A Short note on DOTA 2 and online culture

I played a game of DOTA 2 last night where one of my teammates had named himself (I’m going to go ahead and assume it was a he) “WHORE,” all caps included, and another called us all “faggets” as soon as he loaded onto the map.

This isn’t okay.

Now, if you’ve come upon this with little knowledge about how people communicate in online video games you might think that’s a fairly obvious statement. Since my decision to resurrect my interest in DOTA 2 a couple of weeks ago, I have yet to go two online games in a row without reporting a player. This has usually been for use of offensive language (typically gendered slurs or effusive use of “retard”). I cannot say I have much confidence anything will really happen. It’s a disgrace. How does someone create a username “WHORE”? How is that okay?

If I come online and write a blog post complaining every time I have an unpleasant experience playing DOTA 2, things will get ridiculous in a hurry, but it continues to concern me that nobody seems all that bothered. Video games are not the only area with this problem; Google’s ongoing refusal to even attempt to address its poisonous YouTube community is pathetic. However, only in video games is it apparently gripped on to tightly as part of online culture. I wrote once about Starcraft star Greg “Idra” Fields, a talented player infamous for getting upset and abusing his opponents. Standard advice offered to new DOTA 2 players is to make good use of the mute button. Don’t get me wrong, I’m happy it’s there, but why are we okay with this? Why is it simply part of the price of admission? It’s not a coincidence that so many people online took the position during Gamergate that people upset by death threats made against them online were overreacting, or who argued implicitly or explicitly that this was simply a part of having a public life online.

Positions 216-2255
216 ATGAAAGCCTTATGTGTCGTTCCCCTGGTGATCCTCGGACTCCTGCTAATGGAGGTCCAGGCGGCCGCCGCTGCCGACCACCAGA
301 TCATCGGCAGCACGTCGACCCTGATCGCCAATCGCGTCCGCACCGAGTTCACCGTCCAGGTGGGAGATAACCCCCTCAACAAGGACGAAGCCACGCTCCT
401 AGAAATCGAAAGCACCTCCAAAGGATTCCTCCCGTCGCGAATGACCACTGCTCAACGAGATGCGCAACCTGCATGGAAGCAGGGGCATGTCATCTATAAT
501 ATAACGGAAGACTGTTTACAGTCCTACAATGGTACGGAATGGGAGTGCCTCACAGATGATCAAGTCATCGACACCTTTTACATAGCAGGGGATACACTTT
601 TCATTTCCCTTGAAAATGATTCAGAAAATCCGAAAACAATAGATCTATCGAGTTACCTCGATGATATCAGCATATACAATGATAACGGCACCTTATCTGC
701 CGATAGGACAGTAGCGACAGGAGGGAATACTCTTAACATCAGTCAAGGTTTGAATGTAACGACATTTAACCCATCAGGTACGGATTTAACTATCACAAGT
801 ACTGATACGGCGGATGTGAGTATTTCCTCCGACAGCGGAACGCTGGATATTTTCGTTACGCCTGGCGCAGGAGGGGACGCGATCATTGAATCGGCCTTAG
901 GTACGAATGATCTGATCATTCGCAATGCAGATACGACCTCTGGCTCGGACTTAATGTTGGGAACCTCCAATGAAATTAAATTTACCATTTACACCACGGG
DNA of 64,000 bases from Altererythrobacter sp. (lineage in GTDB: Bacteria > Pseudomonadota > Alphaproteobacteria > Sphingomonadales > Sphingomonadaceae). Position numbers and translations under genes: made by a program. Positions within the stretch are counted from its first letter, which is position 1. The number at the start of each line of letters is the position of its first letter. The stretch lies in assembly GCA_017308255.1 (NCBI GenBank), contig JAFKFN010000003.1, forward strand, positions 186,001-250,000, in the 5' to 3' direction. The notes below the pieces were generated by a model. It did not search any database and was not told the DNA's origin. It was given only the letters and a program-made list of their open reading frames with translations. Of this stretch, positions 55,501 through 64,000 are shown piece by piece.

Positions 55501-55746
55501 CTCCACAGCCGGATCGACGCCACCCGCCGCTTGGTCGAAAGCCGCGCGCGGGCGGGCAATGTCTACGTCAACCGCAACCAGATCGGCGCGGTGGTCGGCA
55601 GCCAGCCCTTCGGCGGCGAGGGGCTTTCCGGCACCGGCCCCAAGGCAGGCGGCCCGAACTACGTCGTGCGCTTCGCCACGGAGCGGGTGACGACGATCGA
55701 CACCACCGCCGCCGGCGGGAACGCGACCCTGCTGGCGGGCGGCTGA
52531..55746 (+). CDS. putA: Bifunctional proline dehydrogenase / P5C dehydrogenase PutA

This even happens while I’m spectating games in the DOTA 2 client. I enjoy watching professional games in client because I can interact with the UI myself if I like to check various statistics, how individual players are performing, what they are doing, and so on. It’s fantastic and it’s clearly the future of watching all kinds of sport. Unfortunately, by default the client includes a public chat room of various people watching thrown together. It is not the spastically frenetic mess of Twitch chat thanks to the closing of the chatroom to a relatively small number. It mostly doesn’t save me from people being deeply unpleasant. I can, at least, turn the feature off, but it’s a sad indictment of the social capacity of such a service in the first place.